I’m sitting in my room as I write. The doors to my balcony are open and I feel at one with my immediate environment.
I can hear the sounds of birds and the occasional utterance of an unknown animal.
The vista is superb and I don’t think I will ever forget it. Soft clouds are forming into storm formations and the giraffes parade in a line across the Mara, their elegance begs you to watch.
A rainbow has formed and I get an overwhelming feeling that something special is happening or about to happen.
This is our last full day here in Maasai Mara.
I stayed behind from this afternoons safari to catch up on work and have a little quiet time to myself and its been wonderful.
With the help of our Assistant Duncan, we negotiated too visit a small village not far from here.
We encountered a huge lion, and literally thousands of zebras in migration. The scene is unparalleled and I never get tired of photographing.
Our vehicle was the first to the village and we were met by Ben the head-mans’ son. He explained to us that the village moved from place to place in a nomadic existence as it had done for centuries. Ben was most eloquent and interesting to listen to as he shared information on the daily life of the villagers.
He shared how the men made fire with friction… it took just a minute or so.
Suddenly a long line of red clad men wove their way down the hill and began singing in the most intriguing way.
They formed a line of red, purple and orange and sang and danced to welcome us into their village. They leapt high in the air and the smiles of their friends were infectious.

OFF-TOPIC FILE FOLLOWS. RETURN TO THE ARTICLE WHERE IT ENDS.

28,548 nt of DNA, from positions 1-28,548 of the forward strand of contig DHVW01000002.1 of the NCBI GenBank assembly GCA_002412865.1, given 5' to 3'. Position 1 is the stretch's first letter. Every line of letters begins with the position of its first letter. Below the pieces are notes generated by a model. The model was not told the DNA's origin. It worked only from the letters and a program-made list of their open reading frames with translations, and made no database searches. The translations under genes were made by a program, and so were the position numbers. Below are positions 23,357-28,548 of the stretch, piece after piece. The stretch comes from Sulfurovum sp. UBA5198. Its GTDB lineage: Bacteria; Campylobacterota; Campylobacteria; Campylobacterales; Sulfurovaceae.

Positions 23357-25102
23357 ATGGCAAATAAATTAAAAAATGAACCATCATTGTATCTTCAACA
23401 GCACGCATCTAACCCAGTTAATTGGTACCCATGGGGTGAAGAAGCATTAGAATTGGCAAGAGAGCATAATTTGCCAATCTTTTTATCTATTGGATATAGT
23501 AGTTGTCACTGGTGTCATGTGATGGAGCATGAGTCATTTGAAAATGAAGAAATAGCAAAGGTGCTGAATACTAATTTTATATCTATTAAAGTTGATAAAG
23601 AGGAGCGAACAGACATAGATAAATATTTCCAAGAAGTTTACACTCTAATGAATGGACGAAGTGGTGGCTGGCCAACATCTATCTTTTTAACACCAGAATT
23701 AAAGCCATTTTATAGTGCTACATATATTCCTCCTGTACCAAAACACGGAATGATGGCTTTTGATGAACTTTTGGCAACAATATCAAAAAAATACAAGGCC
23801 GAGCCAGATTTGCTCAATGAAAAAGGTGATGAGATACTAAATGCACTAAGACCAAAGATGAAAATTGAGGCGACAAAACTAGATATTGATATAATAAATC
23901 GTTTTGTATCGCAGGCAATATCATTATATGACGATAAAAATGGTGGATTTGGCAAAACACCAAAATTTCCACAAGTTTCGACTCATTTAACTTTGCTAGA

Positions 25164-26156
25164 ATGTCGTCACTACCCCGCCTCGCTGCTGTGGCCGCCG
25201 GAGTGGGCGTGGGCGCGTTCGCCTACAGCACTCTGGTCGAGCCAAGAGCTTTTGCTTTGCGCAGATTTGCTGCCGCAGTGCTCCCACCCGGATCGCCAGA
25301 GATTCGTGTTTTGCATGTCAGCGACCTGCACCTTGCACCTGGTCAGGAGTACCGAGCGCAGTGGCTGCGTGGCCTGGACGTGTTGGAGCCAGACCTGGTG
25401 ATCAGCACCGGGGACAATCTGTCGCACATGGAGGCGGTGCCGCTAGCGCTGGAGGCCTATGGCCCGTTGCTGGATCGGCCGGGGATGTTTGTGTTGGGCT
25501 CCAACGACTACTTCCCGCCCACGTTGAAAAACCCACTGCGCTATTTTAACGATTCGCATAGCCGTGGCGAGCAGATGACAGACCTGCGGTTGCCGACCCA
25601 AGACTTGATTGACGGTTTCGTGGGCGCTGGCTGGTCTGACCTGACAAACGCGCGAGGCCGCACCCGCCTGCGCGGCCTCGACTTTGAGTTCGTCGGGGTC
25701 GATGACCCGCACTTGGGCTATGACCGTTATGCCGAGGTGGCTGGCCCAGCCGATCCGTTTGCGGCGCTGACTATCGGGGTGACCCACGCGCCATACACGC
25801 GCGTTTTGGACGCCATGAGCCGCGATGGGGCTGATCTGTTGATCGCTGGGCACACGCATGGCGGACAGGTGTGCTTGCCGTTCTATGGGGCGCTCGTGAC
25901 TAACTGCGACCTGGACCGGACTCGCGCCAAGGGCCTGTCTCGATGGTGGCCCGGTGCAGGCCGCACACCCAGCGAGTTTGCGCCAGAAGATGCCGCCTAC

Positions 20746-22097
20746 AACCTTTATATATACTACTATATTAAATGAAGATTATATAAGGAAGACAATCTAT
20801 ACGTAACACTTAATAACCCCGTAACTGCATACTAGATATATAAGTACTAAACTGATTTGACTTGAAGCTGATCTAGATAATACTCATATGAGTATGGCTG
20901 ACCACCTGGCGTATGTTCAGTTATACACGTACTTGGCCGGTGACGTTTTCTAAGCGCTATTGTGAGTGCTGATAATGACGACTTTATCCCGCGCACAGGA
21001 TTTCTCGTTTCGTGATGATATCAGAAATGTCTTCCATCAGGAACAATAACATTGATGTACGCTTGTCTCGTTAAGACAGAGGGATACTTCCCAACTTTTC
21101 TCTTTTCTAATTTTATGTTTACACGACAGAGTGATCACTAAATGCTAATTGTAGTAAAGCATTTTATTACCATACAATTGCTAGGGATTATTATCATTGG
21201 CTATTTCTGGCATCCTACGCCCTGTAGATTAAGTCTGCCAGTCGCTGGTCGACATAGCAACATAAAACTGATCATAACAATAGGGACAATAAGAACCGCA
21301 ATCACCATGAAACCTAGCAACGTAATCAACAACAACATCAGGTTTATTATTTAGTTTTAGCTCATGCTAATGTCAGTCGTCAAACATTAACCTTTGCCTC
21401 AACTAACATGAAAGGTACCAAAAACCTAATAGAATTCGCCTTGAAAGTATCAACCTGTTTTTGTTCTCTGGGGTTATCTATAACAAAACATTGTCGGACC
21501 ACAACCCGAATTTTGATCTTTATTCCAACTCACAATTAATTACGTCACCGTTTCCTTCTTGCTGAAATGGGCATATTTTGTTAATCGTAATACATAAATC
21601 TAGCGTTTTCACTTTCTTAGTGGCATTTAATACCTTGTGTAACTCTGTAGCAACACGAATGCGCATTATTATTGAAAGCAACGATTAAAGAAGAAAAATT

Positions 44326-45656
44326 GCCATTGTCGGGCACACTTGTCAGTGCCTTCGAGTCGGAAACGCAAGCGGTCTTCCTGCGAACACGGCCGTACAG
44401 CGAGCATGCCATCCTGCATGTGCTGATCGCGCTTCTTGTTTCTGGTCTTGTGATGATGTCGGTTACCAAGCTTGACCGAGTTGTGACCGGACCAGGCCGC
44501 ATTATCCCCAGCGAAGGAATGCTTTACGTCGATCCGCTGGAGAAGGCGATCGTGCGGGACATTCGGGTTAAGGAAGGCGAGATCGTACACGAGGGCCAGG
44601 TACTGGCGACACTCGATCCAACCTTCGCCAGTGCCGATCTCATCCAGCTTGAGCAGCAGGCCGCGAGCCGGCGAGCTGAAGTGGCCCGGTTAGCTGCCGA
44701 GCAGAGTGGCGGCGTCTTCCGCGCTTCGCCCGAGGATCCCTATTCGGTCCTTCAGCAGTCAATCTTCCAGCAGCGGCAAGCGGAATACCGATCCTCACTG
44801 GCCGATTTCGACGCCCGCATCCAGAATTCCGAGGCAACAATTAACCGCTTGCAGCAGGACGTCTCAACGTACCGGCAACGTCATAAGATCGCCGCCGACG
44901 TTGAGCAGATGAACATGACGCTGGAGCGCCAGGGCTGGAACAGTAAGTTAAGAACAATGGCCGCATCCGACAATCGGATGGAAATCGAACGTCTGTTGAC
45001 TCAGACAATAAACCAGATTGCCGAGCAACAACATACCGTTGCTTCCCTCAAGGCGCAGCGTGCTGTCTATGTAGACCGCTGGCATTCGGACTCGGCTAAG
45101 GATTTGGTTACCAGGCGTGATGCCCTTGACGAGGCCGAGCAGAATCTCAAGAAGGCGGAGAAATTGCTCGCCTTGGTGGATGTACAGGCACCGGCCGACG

Maasai music traditionally consists of rhythms provided by a chorus of vocalists singing harmonies while a song leader, or olaranyani, sings the melody. The olaranyani is usually the singer who can best sing that song, although several individuals may lead a song.
It was exciting and we were invited to join, we looked more like beached whales in comparison to the than lithe dancers but never the less it was an amazing experience.
We entered the boma through a short opening in the surrounding fence made of branches. We were told that each of the five chiefs had their own entrance.
On the other side was a circle of huts all facing the center It appeared that cattle would be corralled there during the night.
The huts, Ben explained, were made by the Maasai women from interwoven tree branches plastered with a mixture of cow dung and mud which made them waterproof. They were incredibly tiny.
We had to stoop to enter the small doore and It was almost completely dark inside with just the smallest opening for light and ventilation. They were surprisingly cool during this the heat of the day.
We could stand upright, but just barely. Surprisingly, there were 4 rooms in this hut! It was so dark, I couldn’t make out much detail, but there was a cow hide on the floor of the master bedroom. There was no electricity and no running water in the entire village.
I had requested that our group would like to see how they beaded their necklaces and so several women ad down with their new Maasai friends and learned the technique. It was a magic moment.
Next, the Maasai women sang a greeting to us. We felt honored by their song, although we couldn’t understand the words. Then they pulled us into their group and placed necklaces on us our ladies really enjoyed it.
Small children hid around the square house corners and appeared in doorways. Their smiles infectious and I tried not to be too invasive with the cameras but it was so tempting.
The women had set up a large circle of display tables from which we could view their work. I walked from one to the other and my plan was to buy a wedding necklace for decoration at home. They are beautiful works of art and will compliment my ever growing art collection.
I’m having difficulty adding photos to this blog so you will find the rest in my FB page.